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“The term euthanasia originated from the Greek word for ‘good death’. It is the act or practice of ending the life of a person either by lethal injection or the suspension of medical treatment. Because of this many view euthanasia as simply bringing relief by alleviating pain and suffering” (1). I strongly agree in legalizing euthanasia in our society, and I will be applying the ethical doctrine Utilitarianism to defend my case. Euthanasia minimizes the suffering that affects those involved. Euthanasia is already legal in Holland, Luxembourg and Belgium, and permitted in Switzerland if performed by a non-doctor. In the US, the State of Washington, Montana, and Oregon have already passed laws in support of euthanasia while a recent Gallop poll finds that the vast majority of Americans continue to support “right-to-die” laws for terminally ill patients. The following benefits to legalizing euthanasia are: patients’ are saved from unwanted suffering, free up the nurses and doctors time for savable patients, vital organs can be saved, allowing doctors to save the lives of others, and health care cost would be reduced.
Certain diseases are incurable and result in a slow agonizing death. What is the purpose to suffer endlessly till the body gives out? Imagine what it would be like to spend six months, or more, vomiting, coughing, enduring pain spasms, and suffering psychologically as well. Would it not minimize suffering, for the patient and the family and friends involved, to give the patient the option to say when they had enough? Patients can die with dignity rather than have the illness reduce them to a shell of their former selves, and lessen the suffering of their family and friends. I also believe the right to die should be a fundamental freedom of each person. Nowhere in the constitution does it imply that the government has the right to keep a person from committing suicide. After all, if the patient and the family agree it’s what they want to do, whose business is it anyway? Who else is it going to hurt? In a country that’s supposedly free, this should be a fundamental right.
Furthermore, we face a critical shortage of medical staff in this country right now, especially nurses. Recent studies from the pass five year have confirmed the obvious, that understaffed hospitals make more mistakes and provide lesser quality care. This when considered under the utilitarian doctrine is immoral because it contributes to the overall utility that maximizes the suffering, and the moral goal is to maximize the good overall. Things are only going to get worse as the baby boom generation gets older and life spans increase. Being more productive with the nurses and doctors time, the greatest happiness for the greatest number of people can be achieve, because the quality of care will increase and many lives can be saved with the time that was freed up. In addition to increasing the quality of care in hospitals, Vital organs can also be saved, allowing doctors to save the lives of others.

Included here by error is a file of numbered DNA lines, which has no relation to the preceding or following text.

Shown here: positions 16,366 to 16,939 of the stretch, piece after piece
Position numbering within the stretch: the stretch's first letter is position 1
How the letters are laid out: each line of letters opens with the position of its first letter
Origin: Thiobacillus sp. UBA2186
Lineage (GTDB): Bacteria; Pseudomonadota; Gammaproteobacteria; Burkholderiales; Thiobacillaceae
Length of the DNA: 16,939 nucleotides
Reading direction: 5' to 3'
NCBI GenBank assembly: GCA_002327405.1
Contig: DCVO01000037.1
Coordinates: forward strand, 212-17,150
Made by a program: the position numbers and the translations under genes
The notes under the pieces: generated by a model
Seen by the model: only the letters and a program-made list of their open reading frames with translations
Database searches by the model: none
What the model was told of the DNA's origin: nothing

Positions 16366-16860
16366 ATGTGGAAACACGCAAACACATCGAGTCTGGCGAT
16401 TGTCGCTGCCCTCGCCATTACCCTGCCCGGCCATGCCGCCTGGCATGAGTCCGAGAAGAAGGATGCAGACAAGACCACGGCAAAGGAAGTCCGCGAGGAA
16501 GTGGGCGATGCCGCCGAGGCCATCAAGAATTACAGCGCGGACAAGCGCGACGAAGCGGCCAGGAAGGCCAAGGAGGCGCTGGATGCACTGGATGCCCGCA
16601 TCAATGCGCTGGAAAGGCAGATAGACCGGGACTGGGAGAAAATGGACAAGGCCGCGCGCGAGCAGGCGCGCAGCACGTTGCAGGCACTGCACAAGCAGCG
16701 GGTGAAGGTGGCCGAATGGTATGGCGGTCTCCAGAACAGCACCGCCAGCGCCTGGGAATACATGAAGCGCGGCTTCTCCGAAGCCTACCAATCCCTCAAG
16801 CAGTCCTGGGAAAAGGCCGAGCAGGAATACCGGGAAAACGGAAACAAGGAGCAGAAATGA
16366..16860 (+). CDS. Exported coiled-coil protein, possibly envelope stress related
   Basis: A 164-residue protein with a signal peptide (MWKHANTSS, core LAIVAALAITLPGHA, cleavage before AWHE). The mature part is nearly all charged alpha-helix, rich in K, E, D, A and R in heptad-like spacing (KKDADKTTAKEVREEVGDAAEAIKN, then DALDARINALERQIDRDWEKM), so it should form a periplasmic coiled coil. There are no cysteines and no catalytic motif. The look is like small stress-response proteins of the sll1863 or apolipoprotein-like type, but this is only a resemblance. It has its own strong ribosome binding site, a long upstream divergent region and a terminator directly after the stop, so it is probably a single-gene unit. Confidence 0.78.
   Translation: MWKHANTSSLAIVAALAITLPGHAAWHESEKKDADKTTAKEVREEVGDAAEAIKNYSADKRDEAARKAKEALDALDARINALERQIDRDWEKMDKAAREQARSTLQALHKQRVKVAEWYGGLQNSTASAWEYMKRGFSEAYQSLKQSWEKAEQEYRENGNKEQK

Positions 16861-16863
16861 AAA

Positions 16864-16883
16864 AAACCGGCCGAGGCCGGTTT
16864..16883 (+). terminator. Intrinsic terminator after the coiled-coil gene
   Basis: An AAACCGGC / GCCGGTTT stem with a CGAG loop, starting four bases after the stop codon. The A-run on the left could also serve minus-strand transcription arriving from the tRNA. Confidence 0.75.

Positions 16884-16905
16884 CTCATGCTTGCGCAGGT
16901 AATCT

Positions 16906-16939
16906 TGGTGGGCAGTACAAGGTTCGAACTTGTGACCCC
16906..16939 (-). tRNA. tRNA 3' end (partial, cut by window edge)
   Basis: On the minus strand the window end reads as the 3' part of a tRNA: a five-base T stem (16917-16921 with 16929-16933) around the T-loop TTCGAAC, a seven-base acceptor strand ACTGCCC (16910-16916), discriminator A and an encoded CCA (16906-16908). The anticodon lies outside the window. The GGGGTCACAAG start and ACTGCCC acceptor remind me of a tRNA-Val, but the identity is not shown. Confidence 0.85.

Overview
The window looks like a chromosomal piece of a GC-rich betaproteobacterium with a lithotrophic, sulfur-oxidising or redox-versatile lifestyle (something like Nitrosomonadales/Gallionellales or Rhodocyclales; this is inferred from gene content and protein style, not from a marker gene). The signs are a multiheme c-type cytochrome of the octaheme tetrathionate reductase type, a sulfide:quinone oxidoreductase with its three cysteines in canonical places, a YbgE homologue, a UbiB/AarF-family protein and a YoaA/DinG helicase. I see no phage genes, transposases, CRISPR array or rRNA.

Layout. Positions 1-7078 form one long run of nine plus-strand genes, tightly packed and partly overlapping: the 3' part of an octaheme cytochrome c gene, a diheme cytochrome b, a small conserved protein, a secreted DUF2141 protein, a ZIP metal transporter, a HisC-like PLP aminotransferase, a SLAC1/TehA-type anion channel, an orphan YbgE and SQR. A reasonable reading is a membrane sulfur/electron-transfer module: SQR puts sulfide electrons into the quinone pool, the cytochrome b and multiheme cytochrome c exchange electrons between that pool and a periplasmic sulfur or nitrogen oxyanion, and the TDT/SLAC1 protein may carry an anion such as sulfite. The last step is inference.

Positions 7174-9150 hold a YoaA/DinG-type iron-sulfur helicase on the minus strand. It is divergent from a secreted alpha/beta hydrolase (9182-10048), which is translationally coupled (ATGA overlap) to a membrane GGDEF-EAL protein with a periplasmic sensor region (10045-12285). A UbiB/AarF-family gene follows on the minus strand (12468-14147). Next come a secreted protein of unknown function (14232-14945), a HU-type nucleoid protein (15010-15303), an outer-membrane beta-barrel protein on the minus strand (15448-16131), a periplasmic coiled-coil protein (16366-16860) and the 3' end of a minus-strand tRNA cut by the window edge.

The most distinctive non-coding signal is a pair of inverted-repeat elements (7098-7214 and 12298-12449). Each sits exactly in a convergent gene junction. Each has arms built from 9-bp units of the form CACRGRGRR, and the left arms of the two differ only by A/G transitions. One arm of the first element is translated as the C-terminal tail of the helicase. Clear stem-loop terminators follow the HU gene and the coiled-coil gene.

Euthanasia allows physicians to preserve vital organs that can be donated to others, assuming the patients are organ donors. People in need of organ transplants have long waiting lists to look forward to; for hearts, kidneys, livers, and other organs that are necessary to save the lives of people who can be saved. However, if certain diseases are allowed to run their full course, the organs may weaken or cease to function altogether. Once again, we have to put the needs of the ‘living’ ahead of the needs of the ‘dying’. Finally, healthcare costs will be reduced, which will in turn lower insurance premiums. Consider the huge cost of keeping a dying patient alive for several months.
You must pay for x-rays, lab tests, drugs, medical staff salaries, etc. The overall net worth is monstrously high. It is not unheard of for medical costs to equal $50,000-100,000 to keep some patients alive. We have to ask ourselves, is this the best way to spend our money when the patient himself would like to die? Wouldn’t the money be better spent on the patients that can be saved? Also, consider the drag on a dying patient’s net worth. Most people want to be able to leave their children and grandchildren with something when they die. Medical costs eat into that estate.
As Medicare, and other government programs accelerate the US towards bankruptcy, anything that causes a decrease in total costs must be brought forward for consideration. In conclusion, Euthanasia minimizes the suffering that affects those involved, and should be universally legalized in the US. As I mentioned before patients can die with dignity rather than have the illness reduce them to a shell of their former selves, and lessen the suffering of their family and friends. We can free up the nurses and doctors time for savable patients , and euthanasia allows physicians to preserve vital organs that can be donated to others. Healthcare costs will be reduced, which will in turn lower insurance premiums.